MediaFile

Tech wrap: Is Google’s Android operating system safe?

A mobile security expert says he has discovered serious security flaws in Google’s Android operating system.

Riley Hassell, who caused a stir when he called off an appearance at a hacker’s conference last week, told Reuters he and colleague Shane Macaulay decided not to lay out their research at the gathering for fear that criminals would use it attack Android phones.

Felix Salmon explains why the so called porous NYT paywall is working so well, due in large part to their emphasis on the “pay” rather than on the “wall”.

China’s microblog sites, which claim 195 million users and allow people to shoot out short bursts of often strongly worded opinion, have put China’s Communist rulers in a difficult spot. Fearing an uproar if they block the sites outright, the censors struggle to keep ahead of the rapid-fire messages that often spread news and opinion the government would like to contain.

Wal-Mart is shaking up its e-commerce structure, putting the people who run stores in developed markets such as the United States in charge of the websites in those countries, according to an internal memo.

Tech wrap: Apple beats Google to the music cloud

Storm clouds gather over Hanoi's skyline September 21, 2009. REUTERS/KhamApple has completed work on an online music storage service and is set to launch it ahead of Google, whose own music efforts have stalled, according to several people familiar with both companies’ plans. The sources revealed that Apple’s plans will allow iTunes customers to store their songs on a remote server, and then access them from wherever they have an Internet connection and that Apple has yet to sign any new licenses for the service and major music labels are hoping to secure deals before the service is launched. Amazon.com launched a music locker service earlier in April without new licensing agreements leading to threats of legal action from some music companies.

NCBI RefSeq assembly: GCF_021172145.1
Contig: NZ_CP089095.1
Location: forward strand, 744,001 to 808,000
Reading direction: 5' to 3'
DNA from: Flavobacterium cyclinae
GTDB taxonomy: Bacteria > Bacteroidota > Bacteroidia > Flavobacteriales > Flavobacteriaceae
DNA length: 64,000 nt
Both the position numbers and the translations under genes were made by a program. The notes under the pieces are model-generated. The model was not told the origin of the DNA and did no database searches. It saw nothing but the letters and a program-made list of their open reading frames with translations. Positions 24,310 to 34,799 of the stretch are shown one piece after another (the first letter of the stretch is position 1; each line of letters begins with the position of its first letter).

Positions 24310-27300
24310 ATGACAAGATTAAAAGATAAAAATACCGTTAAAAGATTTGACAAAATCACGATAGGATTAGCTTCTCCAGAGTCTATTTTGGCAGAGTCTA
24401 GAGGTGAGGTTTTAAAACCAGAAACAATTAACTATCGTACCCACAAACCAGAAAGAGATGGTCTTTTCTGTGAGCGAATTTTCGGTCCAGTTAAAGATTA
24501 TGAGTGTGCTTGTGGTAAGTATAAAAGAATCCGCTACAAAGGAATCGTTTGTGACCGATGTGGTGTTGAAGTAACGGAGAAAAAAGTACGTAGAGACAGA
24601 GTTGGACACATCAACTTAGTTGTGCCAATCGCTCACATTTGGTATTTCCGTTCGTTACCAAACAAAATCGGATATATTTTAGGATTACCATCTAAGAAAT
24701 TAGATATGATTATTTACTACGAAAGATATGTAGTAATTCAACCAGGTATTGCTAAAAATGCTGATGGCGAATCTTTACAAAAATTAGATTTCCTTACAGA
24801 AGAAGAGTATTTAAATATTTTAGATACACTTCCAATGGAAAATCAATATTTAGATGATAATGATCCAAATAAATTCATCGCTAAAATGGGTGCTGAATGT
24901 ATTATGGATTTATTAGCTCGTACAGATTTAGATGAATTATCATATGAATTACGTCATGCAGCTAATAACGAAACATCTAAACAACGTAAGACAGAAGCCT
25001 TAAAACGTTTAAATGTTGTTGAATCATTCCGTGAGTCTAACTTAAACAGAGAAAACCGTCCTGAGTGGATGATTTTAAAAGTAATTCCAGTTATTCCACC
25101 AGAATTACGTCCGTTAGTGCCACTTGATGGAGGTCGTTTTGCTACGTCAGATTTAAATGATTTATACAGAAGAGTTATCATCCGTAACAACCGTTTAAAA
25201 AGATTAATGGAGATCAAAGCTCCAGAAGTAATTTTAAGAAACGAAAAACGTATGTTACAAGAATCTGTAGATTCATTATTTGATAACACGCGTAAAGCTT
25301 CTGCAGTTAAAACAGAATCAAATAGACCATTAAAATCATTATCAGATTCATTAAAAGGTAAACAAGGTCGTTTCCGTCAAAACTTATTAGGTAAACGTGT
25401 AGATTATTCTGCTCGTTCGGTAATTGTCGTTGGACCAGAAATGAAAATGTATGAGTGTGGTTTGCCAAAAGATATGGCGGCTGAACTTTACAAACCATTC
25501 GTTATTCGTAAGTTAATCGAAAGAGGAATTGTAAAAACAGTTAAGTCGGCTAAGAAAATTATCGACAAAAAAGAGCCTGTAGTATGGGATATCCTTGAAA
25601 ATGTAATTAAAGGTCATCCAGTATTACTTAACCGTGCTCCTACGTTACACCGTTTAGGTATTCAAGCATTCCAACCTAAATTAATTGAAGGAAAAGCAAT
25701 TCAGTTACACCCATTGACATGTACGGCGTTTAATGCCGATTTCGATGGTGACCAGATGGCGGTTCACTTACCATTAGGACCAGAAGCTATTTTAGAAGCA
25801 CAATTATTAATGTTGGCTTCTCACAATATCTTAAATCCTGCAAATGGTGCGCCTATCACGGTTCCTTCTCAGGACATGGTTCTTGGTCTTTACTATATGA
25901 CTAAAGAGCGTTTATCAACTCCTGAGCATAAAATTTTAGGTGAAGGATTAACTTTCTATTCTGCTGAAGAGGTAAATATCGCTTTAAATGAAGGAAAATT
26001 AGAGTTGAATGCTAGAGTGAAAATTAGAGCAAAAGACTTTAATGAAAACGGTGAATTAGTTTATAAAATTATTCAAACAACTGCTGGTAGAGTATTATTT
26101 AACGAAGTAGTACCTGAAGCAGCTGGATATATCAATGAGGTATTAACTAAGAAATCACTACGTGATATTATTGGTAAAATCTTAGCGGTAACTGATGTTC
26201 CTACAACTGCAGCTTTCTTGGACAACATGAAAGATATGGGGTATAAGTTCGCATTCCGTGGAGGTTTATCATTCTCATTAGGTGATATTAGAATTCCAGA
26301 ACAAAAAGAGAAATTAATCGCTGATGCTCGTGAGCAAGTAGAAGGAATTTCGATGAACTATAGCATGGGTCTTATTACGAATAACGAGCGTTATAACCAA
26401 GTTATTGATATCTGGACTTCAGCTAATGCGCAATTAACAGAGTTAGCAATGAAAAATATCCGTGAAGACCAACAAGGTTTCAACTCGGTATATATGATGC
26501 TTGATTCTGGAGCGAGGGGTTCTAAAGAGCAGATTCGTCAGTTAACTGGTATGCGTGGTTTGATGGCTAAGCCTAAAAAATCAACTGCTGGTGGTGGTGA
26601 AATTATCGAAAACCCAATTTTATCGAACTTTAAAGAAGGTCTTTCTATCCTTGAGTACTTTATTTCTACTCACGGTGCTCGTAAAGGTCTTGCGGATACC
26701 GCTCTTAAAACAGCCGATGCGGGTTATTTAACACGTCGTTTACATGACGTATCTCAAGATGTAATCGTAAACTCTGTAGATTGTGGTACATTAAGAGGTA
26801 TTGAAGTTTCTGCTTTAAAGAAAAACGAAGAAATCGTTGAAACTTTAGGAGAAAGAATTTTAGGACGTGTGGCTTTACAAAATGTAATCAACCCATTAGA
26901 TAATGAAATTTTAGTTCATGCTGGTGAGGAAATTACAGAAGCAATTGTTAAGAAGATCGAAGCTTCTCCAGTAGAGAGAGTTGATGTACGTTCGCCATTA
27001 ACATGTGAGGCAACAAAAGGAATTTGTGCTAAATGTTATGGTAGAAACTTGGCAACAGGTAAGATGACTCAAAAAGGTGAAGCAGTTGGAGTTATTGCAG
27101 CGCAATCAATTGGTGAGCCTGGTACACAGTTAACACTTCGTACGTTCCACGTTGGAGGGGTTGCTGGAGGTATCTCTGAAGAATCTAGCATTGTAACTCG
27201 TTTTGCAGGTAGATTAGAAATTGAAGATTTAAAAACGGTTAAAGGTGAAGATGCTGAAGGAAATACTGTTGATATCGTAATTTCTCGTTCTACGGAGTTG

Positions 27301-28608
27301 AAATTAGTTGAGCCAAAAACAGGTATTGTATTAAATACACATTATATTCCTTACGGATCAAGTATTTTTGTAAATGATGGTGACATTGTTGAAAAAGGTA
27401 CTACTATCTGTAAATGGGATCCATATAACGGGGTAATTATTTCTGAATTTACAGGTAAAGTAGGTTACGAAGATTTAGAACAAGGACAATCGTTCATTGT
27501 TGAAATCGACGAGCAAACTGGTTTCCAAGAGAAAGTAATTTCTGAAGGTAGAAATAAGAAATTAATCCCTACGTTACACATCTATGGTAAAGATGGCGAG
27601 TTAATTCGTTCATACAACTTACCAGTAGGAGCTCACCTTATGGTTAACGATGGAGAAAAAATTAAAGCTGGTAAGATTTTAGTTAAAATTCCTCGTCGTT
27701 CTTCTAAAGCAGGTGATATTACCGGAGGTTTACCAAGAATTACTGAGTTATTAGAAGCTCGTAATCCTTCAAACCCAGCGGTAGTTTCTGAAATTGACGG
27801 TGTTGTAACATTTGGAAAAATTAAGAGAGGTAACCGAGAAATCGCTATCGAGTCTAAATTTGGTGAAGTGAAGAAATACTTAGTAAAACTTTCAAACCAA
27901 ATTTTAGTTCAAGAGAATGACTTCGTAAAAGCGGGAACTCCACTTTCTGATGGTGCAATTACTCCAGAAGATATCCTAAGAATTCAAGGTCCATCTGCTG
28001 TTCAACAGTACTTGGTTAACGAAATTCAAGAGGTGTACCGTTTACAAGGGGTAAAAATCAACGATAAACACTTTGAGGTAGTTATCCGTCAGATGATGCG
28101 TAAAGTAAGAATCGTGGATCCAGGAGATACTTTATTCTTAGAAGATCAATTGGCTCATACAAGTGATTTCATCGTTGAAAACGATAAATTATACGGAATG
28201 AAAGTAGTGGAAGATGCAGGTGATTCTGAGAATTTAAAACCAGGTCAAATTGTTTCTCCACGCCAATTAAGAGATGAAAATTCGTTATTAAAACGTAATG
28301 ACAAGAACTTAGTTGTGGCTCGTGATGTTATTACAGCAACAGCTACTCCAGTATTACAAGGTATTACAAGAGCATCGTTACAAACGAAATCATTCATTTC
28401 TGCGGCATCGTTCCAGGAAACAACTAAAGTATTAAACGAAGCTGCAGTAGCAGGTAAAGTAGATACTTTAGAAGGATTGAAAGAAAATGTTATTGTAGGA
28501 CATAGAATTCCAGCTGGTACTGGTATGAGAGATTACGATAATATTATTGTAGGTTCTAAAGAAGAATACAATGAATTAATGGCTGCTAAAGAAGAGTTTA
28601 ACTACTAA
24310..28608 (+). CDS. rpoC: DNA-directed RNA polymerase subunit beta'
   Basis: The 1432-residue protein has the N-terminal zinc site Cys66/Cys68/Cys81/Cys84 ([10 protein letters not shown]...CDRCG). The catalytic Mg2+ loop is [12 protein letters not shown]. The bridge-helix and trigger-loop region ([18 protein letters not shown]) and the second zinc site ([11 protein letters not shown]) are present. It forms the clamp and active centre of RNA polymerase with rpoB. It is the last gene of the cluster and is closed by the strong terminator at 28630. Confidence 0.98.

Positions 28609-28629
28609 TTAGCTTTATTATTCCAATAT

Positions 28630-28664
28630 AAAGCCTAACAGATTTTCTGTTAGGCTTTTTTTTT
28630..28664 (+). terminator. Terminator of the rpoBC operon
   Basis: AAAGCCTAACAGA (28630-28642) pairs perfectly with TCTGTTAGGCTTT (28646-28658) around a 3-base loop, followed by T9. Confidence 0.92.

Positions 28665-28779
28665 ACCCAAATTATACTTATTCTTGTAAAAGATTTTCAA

Verizon gained wireless subscribers with Apple’s iPhone, but the device’s affect on its financials failed to impress investors. Verizon Wireless posted 906,000 net new subscribers, roughly in line with expectations. That was much better than AT&T, which added only 62,000 net subscribers in the quarter as it lost iPhone exclusivity. However, a key sticking point for investors when comparing the two operators was the fact that AT&T won more new iPhone customers in the quarter than Verizon. Verizon announced that it would sell a new version of the iPhone later this year that, unlike its current iPhone, would work globally.

The risky attempt by The New York Times to charge fees to website readers looks to be paying off, although it still faces stiff challenges in turning around a fall-off in print advertising revenue at its core business. The company gained more than 100,000 new subscribers since it introduced its digital subscription service on March 28, representing at least an estimated $26 million in annual revenue and trouncing early expectations for the service.